If you’re hiring for a creative position, this means creating an environment where good work can exist. This is obviously a complex topic in itself, but it touches on things like process, workspace, responsibility, and the kind of projects they’ll work on. If projects consistently don’t ship, don’t get implemented properly, or get watered down to nothing, this will quickly lead to disillusionment. Don’t think that pay or hiding behind perks or good company “culture” can even this out.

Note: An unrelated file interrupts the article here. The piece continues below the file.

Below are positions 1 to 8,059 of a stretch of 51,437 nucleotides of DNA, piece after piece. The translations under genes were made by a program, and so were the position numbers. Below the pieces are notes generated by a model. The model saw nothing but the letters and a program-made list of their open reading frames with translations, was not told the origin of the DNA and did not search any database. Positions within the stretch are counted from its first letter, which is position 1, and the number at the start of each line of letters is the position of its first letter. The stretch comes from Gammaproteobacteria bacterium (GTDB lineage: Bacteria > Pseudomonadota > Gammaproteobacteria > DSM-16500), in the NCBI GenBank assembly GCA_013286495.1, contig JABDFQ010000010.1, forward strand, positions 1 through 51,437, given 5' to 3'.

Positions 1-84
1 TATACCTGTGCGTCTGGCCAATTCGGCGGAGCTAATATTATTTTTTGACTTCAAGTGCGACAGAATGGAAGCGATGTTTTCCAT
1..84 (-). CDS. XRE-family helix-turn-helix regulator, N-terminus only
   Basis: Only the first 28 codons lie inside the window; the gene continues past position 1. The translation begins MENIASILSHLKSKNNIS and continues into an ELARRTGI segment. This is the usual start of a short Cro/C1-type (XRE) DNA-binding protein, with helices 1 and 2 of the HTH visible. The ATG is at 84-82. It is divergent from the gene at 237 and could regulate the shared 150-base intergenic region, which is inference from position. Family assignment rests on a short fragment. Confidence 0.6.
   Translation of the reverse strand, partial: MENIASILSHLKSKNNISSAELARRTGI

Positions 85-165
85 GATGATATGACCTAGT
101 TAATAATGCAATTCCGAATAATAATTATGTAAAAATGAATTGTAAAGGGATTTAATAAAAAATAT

Inspiration and creative influence rarely grow in a vacuum. At my job, I build all sorts of prototypes and run research projects that have nothing to do with my current projects, but all have in some way helped me make what I am working on better. Forcing creative teams to work in silos can greatly reduce the opportunities for outside influences to make the best out of what is in front of them.